Pinkster, Harm (1942-) [1990], Latin Syntax and Semantics [info], xii, 320 p.: ill.; 24 cm. [word count] [Pinkster].
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3.2. Arguments and Adjuncts with the same semantic function

Expressions indicating a `direction' can occur within the structure of the sentence in two ways: with some predicates they are obligatory (and therefore arguments), with others they are not (and therefore satellites). Examples are (15) and (16), respectively:

(15) quo me miser conferam (`Where can I go in my misery', Gracchus in Cic. de Orat. 3.214)

(16) quo ambulas tu? (`Where are you going', Pl. Am. 341)

Similarly, locative expressions form part of the nucleus of the predicate versari (`to live, stay'), while with many other nuclear predications they may occur as Adjuncts. This phenomenon – the fact that constituents with the same semantic function are syntactically different – also occurs within classes of (practically) synonymous predicates. With the predicate aestimare (`to estimate') a Value expression seems to be more easily omissible than with

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three-place predicates such as habere, putare and ducere in the sense of `to estimate, value'. In the previous chapter we have seen that Manner constituents, too, may occur in the nuclear predication. An example is (17):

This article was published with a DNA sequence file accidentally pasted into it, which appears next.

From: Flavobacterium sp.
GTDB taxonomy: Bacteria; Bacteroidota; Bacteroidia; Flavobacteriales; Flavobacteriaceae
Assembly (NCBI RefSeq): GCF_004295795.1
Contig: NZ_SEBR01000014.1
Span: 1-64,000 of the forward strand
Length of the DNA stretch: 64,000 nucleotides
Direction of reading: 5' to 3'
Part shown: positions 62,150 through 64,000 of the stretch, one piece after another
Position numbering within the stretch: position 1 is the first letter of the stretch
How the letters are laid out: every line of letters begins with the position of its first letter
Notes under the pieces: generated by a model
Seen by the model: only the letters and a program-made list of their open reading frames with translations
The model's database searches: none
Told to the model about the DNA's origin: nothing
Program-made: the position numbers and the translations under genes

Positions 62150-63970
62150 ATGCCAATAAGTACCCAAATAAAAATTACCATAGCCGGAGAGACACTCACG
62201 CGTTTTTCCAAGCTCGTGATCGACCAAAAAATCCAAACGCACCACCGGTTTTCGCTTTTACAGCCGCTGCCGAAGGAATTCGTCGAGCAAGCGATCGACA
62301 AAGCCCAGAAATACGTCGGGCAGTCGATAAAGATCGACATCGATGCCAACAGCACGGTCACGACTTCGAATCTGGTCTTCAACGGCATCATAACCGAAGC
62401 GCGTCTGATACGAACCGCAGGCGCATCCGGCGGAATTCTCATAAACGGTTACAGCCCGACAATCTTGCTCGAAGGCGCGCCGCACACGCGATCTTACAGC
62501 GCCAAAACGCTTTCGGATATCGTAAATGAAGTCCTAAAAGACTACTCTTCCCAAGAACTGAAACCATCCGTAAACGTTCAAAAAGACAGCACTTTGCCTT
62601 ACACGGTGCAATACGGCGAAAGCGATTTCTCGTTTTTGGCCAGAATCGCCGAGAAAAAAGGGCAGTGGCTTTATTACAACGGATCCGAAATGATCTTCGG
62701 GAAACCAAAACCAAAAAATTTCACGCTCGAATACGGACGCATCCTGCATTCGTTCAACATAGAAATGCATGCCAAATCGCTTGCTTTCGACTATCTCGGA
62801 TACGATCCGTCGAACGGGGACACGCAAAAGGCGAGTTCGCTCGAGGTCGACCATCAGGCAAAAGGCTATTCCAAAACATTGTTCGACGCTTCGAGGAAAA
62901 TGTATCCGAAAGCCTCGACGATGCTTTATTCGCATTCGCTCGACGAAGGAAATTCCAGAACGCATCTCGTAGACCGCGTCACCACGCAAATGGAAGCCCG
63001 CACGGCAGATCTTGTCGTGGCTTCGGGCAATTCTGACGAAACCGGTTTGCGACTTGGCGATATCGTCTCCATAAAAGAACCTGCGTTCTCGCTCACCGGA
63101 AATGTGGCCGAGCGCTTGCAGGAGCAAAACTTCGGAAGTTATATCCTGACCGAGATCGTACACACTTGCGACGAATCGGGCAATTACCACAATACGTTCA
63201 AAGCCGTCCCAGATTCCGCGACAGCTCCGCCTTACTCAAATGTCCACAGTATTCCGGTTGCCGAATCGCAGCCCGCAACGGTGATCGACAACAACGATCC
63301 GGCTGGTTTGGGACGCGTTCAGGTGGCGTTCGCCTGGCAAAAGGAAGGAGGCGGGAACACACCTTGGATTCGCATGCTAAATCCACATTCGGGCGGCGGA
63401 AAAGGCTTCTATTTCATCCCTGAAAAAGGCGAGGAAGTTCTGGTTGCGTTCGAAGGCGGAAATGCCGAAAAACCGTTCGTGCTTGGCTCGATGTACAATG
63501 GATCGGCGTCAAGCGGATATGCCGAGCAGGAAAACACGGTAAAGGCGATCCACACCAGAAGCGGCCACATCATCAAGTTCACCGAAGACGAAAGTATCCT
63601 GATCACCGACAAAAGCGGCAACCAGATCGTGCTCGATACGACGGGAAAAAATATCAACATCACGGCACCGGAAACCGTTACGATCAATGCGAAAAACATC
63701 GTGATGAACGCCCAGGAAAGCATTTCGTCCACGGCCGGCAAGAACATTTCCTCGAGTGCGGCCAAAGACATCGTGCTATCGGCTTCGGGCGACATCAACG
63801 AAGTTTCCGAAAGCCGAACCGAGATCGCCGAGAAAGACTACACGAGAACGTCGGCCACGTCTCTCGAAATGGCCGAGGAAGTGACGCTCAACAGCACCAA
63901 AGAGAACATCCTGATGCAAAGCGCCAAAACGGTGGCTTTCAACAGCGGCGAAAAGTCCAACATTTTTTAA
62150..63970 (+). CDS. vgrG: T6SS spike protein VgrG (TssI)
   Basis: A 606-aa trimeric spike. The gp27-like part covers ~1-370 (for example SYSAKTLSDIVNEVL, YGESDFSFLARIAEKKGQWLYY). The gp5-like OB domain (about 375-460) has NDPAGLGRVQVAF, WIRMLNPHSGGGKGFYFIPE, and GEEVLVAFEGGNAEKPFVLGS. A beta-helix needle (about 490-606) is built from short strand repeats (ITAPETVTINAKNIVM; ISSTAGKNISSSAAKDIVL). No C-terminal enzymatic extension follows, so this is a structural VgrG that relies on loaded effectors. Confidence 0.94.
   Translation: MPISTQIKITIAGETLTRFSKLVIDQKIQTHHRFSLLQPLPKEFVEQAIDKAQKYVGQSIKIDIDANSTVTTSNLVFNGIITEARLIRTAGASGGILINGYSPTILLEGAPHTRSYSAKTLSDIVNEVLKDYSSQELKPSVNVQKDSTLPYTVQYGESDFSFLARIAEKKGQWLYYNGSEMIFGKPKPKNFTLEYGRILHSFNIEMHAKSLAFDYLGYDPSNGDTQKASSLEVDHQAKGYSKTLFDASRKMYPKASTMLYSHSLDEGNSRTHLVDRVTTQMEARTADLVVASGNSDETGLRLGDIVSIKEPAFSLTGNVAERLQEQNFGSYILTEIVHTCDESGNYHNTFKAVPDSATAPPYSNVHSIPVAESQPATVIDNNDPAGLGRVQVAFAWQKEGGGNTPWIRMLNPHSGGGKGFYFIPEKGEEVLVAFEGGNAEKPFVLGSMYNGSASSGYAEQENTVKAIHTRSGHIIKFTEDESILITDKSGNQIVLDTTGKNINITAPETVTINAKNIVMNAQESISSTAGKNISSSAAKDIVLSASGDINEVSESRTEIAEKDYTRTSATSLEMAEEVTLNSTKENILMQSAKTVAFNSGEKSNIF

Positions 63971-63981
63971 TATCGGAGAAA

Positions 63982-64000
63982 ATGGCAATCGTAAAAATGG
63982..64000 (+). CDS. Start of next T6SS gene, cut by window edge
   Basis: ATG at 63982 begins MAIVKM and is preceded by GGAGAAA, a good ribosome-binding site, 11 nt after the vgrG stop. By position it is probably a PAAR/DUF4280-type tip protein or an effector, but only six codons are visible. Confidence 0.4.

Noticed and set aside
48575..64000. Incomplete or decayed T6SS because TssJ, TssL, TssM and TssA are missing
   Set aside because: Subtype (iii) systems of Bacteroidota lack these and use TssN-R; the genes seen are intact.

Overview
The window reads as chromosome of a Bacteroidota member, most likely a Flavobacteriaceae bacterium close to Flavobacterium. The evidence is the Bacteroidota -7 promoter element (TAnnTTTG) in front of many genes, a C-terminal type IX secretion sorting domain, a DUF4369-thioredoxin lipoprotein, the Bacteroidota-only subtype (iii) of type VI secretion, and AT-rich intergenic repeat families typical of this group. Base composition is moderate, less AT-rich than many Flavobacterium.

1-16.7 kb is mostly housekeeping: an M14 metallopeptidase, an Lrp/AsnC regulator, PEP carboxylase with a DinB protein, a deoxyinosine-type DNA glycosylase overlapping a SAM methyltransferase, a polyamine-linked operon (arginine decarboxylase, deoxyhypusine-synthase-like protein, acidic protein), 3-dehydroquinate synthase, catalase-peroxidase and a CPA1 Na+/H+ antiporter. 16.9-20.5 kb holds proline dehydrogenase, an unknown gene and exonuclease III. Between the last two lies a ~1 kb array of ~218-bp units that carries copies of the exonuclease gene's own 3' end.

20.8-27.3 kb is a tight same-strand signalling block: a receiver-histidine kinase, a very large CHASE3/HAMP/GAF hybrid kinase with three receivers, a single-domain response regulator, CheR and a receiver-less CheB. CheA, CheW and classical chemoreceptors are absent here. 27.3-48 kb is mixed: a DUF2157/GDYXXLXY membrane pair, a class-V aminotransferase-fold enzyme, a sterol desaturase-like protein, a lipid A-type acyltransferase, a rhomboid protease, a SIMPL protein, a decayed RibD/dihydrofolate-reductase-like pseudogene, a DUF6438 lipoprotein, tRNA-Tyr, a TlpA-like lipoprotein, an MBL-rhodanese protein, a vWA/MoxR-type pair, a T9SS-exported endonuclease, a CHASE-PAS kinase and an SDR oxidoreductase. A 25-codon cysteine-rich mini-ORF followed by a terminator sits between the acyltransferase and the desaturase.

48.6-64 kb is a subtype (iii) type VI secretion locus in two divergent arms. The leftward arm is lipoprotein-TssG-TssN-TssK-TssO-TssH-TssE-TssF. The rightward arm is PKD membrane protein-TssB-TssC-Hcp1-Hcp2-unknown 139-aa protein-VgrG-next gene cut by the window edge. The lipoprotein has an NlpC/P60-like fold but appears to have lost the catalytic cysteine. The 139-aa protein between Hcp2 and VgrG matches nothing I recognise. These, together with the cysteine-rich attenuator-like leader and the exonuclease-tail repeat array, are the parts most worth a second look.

(17) est oratoris proprium apte, ornate, distincte dicere (cf. p. 8)

With the predicate habitare (`to live, dwell') an argument with the semantic function Place is normal, but is often absent if a Manner constituent is present: [5a]

(18) habitare laxe et magnifice voluit (`He wanted to live freely and magnificently', Cic. Dom. 115)

Sometimes arguments are distinguished with the semantic function `Separativus' (with privare `to deprive', etc.) and arguments with the semantic function `Instrumentalis' (with uti `to use', frui `to enjoy', fungi `to fulfil', potiri `to acquire', vesci `to eat', niti `to lean on' and with verbs meaning `to provide with' and `to be provided with', such as complere, abundare). [6] The function Cause can be fulfilled by an argument which is Subject in the sentence or by an Adjunct:

(19) magnitudo periculi summo timore hominem afficit (`The magnitude of the danger instils the greatest fear in man', Cic. Quinct. 6)

(20) odore praeterire nemo pistrinum potest (ex. (11))

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Pinkster, Harm (1942-) [1990], Latin Syntax and Semantics [info], xii, 320 p.: ill.; 24 cm. [word count] [Pinkster].
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